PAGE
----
All state universities should be combined under single 0) umbrella
The formation of the University System of Maryland by combining 11 institutions of higher learning was a step in the right direction. However, two public institutions were allowed to remain outside this group. This arrangement resulted in two governing bodies with overlapping responsibilities and caused confusion and unnecessary paperwork.
It is no wonder that the presidents of the colleges were not happy working under those conditions. It is possible to rectify matters by combining all 13 institutions into one group and have one governing body to regulate them.
No institution should have the option to stay out of the group. He who pays the piper calls the tune. The state should call the tune on behalf of taxpayers who foot the bill.
We need a governing body that has the guts to make tough decisions when needed. Some of the presidents, probably to satisfy their egos, may ask for the moon. It is for the governing body to decide on the distribution of the available amount of money in an equitable and just manner.
We may still need a committee to advise the secretary of higher education on policies involving the entire state. However, the functions of this committee should be clearly delineated.
During the past few years, engineering and doctoral programs were allowed to mushroom all over the place, draining the meager resources available. As a consequence, our flagship -- the University of Maryland, College Park -- could not rise to its full potential.
Some institutions have been proclaiming that they should get more money because of higher enrollment. The answer to this demand is quite clear: Restrict your admissions, giving preference to local students.
Bail L. Rao
Famous Christmas carol received proper treatment
John Rivera did an outstanding job of separating fact from fiction in his Christmas Eve feature article about the world's best-loved Christmas carol (" 'Silent Night' remains essence of the holiday," Dec. 24).
"Stille Nacht" has been translated into nearly 300 languages and dialects. It is sung by untold millions every December from palm-thatched huts in Peru to great cathedrals in Antwerp and Sydney. You can hear it sung in a classroom in South Africa as well as on a Navy ship in the Persian Gulf.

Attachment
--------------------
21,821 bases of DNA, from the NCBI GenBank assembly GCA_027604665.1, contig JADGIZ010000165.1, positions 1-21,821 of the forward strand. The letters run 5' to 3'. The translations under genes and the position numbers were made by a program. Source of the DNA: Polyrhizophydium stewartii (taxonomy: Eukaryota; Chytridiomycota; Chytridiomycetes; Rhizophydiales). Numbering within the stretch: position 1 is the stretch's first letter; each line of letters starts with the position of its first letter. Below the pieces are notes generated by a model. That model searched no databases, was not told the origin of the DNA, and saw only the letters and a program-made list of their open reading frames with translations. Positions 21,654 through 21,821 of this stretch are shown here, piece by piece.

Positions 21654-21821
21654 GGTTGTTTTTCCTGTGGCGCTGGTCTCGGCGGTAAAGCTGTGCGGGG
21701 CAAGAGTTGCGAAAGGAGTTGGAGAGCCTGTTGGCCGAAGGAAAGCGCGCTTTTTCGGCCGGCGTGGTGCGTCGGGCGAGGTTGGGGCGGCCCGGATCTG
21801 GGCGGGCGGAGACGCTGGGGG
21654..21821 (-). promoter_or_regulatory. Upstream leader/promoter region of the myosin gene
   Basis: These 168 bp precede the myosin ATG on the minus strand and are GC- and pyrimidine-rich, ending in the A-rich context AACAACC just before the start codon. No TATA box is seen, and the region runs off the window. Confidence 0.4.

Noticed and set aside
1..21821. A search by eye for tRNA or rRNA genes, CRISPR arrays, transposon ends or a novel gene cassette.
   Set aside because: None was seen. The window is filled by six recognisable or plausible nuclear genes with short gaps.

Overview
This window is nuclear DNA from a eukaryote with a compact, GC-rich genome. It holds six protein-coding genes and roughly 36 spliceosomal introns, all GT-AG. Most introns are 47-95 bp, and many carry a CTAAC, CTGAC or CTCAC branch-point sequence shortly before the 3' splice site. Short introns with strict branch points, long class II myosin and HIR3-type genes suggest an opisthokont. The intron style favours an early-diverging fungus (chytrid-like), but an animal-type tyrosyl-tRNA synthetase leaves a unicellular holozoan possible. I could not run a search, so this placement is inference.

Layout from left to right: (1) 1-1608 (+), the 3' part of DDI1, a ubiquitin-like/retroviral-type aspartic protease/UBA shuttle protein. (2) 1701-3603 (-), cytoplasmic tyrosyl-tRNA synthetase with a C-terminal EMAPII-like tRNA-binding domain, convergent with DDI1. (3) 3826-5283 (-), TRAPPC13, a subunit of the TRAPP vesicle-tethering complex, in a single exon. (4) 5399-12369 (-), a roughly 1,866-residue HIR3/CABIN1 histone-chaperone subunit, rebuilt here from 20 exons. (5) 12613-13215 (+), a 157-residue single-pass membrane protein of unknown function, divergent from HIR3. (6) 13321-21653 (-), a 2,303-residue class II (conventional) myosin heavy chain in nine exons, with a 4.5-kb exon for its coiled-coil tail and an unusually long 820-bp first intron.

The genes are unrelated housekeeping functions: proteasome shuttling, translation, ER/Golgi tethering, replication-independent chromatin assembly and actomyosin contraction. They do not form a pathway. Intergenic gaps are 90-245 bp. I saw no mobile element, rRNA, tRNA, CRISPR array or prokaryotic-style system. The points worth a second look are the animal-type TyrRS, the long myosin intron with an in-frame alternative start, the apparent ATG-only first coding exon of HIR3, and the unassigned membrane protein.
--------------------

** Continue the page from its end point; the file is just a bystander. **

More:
Perhaps this is part of the miracle of "Silent Night." The words flowed from the imagination of a modest curate. The music was composed by a musician who was not known outside his village. There was no celebrity to sing at its world premiere. Yet its powerful message of heavenly peace has crossed all borders and language barriers, conquering the hearts of people everywhere.
Bill Egan Flagler
Rodricks' holiday memory of 1963 was moving account
Dan Rodricks' account of his 1963 Christmas was as moving a holiday story as any I have heard ("Gift sends memory rolling down the track," Dec. 25). I was 8 years old that year.
I read his story on Christmas morning, after my three children spent less than 15 minutes tearing through a couple of thousand dollars' worth of booty while my resurrected and refurbished 40-year-old American Flyer engine was chugging around its small oval track. The smell of the smoke from the steam engine, which elicited a complaint from my 14-year-old, evokes the strongest and warmest Christmas memories I have, year after year.
My dad will be over to see the engine. I can't wait to run it for him.
We would lower standards by not trying president
It would be ludicrous not to bring our president to trial for breaking laws. This could only weaken the office for future presidents by lowering the standards that we demand of the one who is charged with leading our nation.
Presidents must be held to at least as high a standard as any person in the land. I fear that the consequence we as a country would face would be a weak nation, no longer under God, but under the rule of men without dignity or moral structure.
Gary R. Gamber
Local Olympics officials could take Clinton cue
The Sun wrote in its editorial "An Olympic charge of stooping for gold" (Dec. 23) about the International Olympic Committee benefiting from such heinous crimes as "gifts, free medical care and scholarships." The paper finds that "now that the scandal is in the open, only full and public investigation and release of findings can clear the air and restore the Olympics' gold purity."
Concerning our other scandal -- the deceptions of one William Jefferson Clinton, The Sun feels that this person's many attempts to circumvent the law deserve less than that required of the Olympic Committee.
Perhaps if the Baltimore-Washington area stands a chance of serving as host for the Games, a more Clintonesque attitude toward the truth would better serve our efforts.
R. D. Bush
City neglected leaves and then scattered them